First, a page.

Destinations, brand creation and experience marketing
Experience tourism is currently in vogue, with increasing numbers of industry agents operating in this field. However, although many of them refer to it, it’s true that its conceptualisation and promotion have not received much attention.
I aim to reflect on the topic in this blog post, providing some information and writing about the practical application that is needed for the correct development of experiences, which are clearly sought after and required in tourist destinations.
We need to try and view it from a specific angle. Firstly, tourists who travel to a destination aren’t simply undergoing a physical journey. Instead, the real adventure is an interior one, which is found in the tourist’s perception of the place they’re visiting, its people and the impact that this subjective and personal perception has on them. As such, based on multiple factors and conditions, the tourist receives a holiday experience. For the tourist, the journey to a tourist destination is always an experience: of varying degrees of meaningfulness, but an experience, nonetheless.
Experiences occur when consumers search for a product, when they purchase and receive the service and when they consume it. Furthermore, we must note that tourists are eager to spend more money on captivating experiences. As such, from a more conceptual angle, we must ask ourselves the following question: what is a touristic experience? We then need to address the issue of how to adequately develop an experience and how to communicate it, including the impact of promotional activities.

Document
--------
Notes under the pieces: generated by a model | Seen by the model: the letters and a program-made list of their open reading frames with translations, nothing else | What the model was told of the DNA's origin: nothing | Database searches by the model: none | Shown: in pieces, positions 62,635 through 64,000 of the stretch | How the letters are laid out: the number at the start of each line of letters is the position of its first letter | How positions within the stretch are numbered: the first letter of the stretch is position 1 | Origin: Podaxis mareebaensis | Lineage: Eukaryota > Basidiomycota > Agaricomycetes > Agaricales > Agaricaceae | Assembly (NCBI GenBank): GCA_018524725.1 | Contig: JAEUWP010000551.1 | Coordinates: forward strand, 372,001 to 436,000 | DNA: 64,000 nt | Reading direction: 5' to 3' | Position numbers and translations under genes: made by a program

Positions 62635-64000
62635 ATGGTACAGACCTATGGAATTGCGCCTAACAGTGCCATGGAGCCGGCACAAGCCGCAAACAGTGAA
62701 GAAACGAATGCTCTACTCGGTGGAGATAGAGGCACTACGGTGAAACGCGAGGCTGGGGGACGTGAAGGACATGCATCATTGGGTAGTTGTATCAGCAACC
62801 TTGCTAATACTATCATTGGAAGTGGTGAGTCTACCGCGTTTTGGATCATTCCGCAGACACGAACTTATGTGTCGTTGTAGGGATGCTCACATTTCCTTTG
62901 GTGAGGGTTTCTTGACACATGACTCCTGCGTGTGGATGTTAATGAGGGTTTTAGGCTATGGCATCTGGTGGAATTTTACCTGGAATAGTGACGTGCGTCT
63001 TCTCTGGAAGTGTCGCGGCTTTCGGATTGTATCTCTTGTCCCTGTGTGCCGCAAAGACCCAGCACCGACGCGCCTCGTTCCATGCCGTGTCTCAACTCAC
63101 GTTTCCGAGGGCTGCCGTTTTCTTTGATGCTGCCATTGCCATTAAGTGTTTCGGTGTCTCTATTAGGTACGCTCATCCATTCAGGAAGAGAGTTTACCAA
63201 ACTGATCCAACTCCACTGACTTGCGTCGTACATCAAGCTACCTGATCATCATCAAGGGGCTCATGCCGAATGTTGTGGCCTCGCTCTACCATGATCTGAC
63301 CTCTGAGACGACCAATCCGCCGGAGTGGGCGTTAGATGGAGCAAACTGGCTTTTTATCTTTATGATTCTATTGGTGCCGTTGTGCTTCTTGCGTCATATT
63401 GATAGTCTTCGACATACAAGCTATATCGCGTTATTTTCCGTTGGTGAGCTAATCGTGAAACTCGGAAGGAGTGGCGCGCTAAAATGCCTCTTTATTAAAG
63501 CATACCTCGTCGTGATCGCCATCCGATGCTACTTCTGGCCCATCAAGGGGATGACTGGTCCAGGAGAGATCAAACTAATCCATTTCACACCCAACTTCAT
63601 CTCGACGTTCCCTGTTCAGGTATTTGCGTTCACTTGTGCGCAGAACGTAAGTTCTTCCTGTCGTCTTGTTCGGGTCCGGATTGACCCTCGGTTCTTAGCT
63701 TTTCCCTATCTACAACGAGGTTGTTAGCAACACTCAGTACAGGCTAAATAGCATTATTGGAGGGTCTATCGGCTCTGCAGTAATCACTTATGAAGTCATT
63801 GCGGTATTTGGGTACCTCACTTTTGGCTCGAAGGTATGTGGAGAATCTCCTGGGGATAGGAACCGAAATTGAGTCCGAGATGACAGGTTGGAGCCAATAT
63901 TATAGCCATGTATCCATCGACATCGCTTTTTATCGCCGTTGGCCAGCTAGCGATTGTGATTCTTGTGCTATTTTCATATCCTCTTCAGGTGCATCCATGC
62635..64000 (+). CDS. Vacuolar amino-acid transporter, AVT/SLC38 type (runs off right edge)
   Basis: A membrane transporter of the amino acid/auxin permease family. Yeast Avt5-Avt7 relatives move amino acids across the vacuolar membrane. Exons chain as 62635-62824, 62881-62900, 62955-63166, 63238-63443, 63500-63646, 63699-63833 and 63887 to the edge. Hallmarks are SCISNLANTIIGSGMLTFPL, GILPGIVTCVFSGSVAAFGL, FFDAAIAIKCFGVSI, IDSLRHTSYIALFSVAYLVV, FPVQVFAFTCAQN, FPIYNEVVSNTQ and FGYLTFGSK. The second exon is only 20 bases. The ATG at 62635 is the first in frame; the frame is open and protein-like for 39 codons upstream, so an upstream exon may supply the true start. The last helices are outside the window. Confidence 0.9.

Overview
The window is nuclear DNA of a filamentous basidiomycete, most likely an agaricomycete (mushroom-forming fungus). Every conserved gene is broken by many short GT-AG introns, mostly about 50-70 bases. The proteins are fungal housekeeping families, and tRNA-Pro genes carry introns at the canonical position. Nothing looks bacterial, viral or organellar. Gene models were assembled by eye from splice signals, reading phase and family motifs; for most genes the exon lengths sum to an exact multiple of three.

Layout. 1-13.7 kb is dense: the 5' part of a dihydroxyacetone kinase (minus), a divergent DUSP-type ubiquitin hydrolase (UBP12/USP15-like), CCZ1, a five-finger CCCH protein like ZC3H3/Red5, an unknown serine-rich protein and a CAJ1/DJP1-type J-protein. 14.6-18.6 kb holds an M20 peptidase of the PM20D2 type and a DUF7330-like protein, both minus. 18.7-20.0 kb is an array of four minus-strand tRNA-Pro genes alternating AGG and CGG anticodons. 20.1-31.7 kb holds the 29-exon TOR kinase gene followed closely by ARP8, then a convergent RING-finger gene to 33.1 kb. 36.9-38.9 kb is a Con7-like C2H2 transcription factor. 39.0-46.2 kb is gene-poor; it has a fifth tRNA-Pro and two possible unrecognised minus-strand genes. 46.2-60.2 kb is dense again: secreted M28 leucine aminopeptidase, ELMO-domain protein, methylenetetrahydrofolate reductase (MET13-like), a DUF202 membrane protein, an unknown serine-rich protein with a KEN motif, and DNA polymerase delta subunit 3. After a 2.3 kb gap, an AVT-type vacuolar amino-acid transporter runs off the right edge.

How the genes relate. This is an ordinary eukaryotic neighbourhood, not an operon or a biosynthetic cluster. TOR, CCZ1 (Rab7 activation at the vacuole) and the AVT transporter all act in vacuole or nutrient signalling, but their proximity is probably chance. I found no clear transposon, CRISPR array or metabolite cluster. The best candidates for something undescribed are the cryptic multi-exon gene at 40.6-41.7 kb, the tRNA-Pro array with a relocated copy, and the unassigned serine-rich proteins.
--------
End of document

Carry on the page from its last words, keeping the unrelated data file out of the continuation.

It’s clear that tourists have stereotyped images of different destinations. Many destinations around the world sell themselves in a similar way, with their image revolving around the most universal icons: nature, beaches, fun activities or family or couple-friendly tourism. Messages are usually generic, often focused on the idea of escapism and discovery. However, some destinations have managed to develop a precise and clear brand positioning, based on the tourist’s experience in the destination which goes beyond its physical attributes, focusing the tourist’s attention on a destination that is perceived to be desired and irresistible.
Nowadays, most destinations claim to have spectacular landscapes, excellent places of interest and unique culture and historical heritage. However, these factors are no longer distinguishing features. The destination should be more concerned about the tourist’s experience, creating a form of marketing that plays with the emotions of potential visitors.
We must consider that the image of a destination influences the tourist’s selection process. These processes comprise the tourist’s expectations, based on the information transmitted by the image of the destination. As a result, a solid and competitive tourist destination needs to be supported by a symbol that identifies it, communicating and positioning it based on its attributes.
For a destination’s brand to be efficient, it requires a unique sales strategy that is sustainable, credible and relevant. Brand recognition reduces the need to search for detailed information and increases the chances of the tourist finally choosing the destination. With this in mind, it’s essential to understand the content and structure of brand recognition, as both have an impact on what comes to the consumer’s mind when they think about the said brand.